sharing my life experiences, reflections and insights as a mother, a writer, an Occupational Therapist and and a spiritual being having a human experience

When I look back now, I can see how far I have come.  When I look back now on my life, I can see how long I was depressed as well as how significantly depressed that I was.

It is surreal. I keep having the experience of deja vu and when I  stop and think about it, I realize, I feel like I finally have my life back.  Sometimes, I even picture my life when my older two children were younger, before OCD took over our family and held it hostage and before all the serious of struggles both emotional and financial entered our lives.  I often picture when my children were ages 2 and 6 and we did a “stay-cation” where we planned a week’s vacation but did it all from home.  Positive empowering memories, memories that used to haunt me in my depression because I felt so lost and wondered “what happened to that family?”  Looking at old pictures and especially old family videos were a reminder to me of how wonderful it used to be and a sad slap of realty because the life I was living looked nothing like those memories.  Or at least, in my severe depression, I could not see that life anymore. It was my distant past, a past I yearned for and wished so dearly that I could recapture.

Here I am now, on the other side, so to speak.  Or am I?  Having a family history of Bipolar Disorder and having discussions about this illness with my brother and his treatments over the years, there is a part of me that keeps wondering, “how long will I feel this wonderful? Is this mania or hypomania?”  I am anxious about the idea of the depression coming back and most anxious about the possibility of  falling from my state of emotional high and extremely well-functioning to the depths of profound depression.  I have taken the needed steps in setting up an appointment with a psychiatrist to discuss medications and my family history which is something I am glad to do since I have been taking an SSRI for 10 months now but it was prescribed by my family nurse practitioner.

Another song arrives at just the perfect time as I write, wondering where to go next with my post.  This song is one that spoke to me in my darkest moments or maybe in the moments when I was trying to pull myself up out of the dark. I start with the chorus and share the most meaningful part of the song (for me)  There are two verses before this. .

‘Cause you can’t jump the track, we’re like cars on a cable
And life’s like an hourglass, glued to the table
No one can find the rewind button, girl.
So cradle your head in your hands
And breathe… just breathe,
Oh breathe, just breathe

There’s a light at each end of this tunnel,
You shout ’cause you’re just as far in as you’ll ever be out
And these mistakes you’ve made, you’ll just make them again
If you’d only try turning around.

2 AM and I’m still awake, writing a song
If I get it all down on paper, it’s no longer inside of me,
Threatening the life it belongs to
And I feel like I’m naked in front of the crowd
Cause these words are my diary, screaming out loud
And I know that you’ll use them, however you want to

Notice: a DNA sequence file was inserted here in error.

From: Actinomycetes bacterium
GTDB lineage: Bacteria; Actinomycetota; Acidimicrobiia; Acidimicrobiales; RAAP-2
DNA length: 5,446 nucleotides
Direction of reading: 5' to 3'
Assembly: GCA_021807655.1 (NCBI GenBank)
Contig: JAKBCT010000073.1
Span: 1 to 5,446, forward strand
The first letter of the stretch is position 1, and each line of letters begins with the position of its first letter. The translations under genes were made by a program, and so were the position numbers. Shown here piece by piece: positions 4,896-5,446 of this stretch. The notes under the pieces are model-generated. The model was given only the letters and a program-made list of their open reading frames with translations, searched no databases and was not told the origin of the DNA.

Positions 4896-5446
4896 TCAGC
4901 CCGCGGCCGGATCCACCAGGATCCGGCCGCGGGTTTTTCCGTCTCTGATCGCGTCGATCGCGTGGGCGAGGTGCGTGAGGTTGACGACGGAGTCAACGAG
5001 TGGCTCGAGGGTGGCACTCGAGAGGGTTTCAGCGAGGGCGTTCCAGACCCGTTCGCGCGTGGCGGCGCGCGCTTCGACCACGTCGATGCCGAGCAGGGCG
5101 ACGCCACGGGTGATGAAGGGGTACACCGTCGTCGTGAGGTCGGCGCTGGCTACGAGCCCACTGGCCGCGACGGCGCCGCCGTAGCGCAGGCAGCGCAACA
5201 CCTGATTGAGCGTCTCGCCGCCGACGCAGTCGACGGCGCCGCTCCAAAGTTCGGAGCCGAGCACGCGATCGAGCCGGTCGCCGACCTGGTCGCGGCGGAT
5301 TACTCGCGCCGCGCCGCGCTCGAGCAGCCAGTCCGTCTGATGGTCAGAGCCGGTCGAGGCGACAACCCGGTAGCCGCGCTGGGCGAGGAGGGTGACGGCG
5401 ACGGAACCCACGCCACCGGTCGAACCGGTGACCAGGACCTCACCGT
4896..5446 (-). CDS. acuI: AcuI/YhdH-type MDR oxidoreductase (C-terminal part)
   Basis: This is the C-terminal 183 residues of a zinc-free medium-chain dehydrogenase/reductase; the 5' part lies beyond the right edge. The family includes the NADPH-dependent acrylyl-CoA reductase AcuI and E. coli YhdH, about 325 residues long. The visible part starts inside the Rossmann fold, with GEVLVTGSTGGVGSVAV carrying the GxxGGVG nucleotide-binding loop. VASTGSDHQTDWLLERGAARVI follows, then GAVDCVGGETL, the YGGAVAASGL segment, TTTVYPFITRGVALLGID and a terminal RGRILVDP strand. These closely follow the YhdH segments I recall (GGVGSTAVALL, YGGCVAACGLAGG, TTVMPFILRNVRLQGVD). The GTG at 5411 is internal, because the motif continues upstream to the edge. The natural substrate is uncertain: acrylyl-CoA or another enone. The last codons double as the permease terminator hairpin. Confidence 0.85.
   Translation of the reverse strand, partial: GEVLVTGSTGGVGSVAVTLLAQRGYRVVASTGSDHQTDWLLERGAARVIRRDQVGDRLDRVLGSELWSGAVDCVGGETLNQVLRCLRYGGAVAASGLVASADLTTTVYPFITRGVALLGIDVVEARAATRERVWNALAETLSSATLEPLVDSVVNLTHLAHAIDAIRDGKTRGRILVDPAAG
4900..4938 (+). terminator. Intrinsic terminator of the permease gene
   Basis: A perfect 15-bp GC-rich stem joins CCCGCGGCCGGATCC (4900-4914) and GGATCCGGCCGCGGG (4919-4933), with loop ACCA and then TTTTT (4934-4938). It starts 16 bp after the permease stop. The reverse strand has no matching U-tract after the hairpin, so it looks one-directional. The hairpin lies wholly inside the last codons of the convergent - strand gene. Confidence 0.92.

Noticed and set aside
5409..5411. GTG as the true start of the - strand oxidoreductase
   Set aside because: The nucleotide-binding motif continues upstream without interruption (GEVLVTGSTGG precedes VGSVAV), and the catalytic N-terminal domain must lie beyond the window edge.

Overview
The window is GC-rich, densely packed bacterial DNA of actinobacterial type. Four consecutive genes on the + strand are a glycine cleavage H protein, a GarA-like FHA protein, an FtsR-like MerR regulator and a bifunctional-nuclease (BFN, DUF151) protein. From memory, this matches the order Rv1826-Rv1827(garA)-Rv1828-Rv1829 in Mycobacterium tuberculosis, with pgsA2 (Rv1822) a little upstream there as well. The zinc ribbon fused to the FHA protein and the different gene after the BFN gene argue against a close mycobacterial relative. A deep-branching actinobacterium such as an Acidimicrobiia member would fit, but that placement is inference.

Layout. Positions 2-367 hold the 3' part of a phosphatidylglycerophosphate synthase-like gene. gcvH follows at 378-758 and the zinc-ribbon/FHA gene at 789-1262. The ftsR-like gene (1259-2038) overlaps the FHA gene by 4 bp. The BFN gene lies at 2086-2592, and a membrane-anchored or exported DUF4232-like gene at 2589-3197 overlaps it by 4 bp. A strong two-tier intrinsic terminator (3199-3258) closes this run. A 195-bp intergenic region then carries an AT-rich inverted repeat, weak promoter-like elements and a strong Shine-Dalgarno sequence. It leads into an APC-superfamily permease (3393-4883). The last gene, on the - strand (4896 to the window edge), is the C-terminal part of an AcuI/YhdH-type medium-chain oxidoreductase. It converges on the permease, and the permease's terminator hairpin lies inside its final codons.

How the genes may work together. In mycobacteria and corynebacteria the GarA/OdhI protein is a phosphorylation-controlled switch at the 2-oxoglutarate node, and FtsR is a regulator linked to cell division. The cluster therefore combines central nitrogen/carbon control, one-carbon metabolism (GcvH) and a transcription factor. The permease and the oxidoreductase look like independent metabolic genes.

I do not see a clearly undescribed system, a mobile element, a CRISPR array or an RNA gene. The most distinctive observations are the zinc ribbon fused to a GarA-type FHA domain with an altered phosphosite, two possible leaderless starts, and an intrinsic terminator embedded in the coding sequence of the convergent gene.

But you can’t jump the track, we’re like cars on a cable,
And life’s like an hourglass, glued to the table
No one can find the rewind button now
Sing it if you understand.
and breathe, just breathe
woah breathe, just breathe,
Oh breathe, just breathe.

(Thank you Anna Nalick and azlyrics.com)
Many times as I listened to the song and sang the lyrics out loud, I was in that stuck place. Stuck in my thoughts and feeling like there was no way out, that I was trapped in this cycle of frustration, struggle, depression and anger.  I was angry at the world for our financial problems, and all the terrible things that had happened, and angry at my life for not being the life that I had imagined nor the life I had experienced when I first had children. I sang it  to express how I felt and as a way to calm myself and remember to take each day one moment at a time.  I sang it to be heard.  Even though I only sing out loud in private in my home, or when I’m driving. I think this song helped me to feel heard.  One of my core issues has always been feeling like I am invisible.  And with the thought of feeling invisible, I immediately want to share the story of my car accident in 2012.  Yet, I will save that for another post.  Instead, I will end with this thought.
Somehow, I persevered.  I went through the muck and mud and have come out on the others side.  I believe the SSRI (anti-depressant) has helped me as well as being a part of The Ego Tamer Academy with Jan Luther and my active participation in the program along with using the many tools I have learned over the years like Reike, EFT, meditation, exercise,and  Imago Relationship Therapy.  I know changing my diet and taking supplements to improve my physical health have both been very important.   I don’t know if I could have pulled myself through to the other side without my husband, best friend and soul mate, Donald Grothoff and my three greatest teachers ever: my amazing children, as well as all my family and friends.
2 AM and I’m still awake, writing a (blog)
If I get it all down on paper, it’s no longer inside of me,
Threatening the life it belongs to
And I feel like I’m naked in front of the crowd
Cause these words are my diary, screaming out loud
And I know that you’ll use them, however you want to

But you can’t jump the track, we’re like cars on a cable,
And life’s like an hourglass, glued to the table
No one can find the rewind button now
Sing it if you understand.
and breathe, just breathe
woah breathe, just breathe,
Oh breathe, just breathe.

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Comments on: "Don’t Look Back, Keep Moving Foward, Post 5" (1)

  1. […] Don’t Look Back, Keep Moving Foward, Post 5 […]

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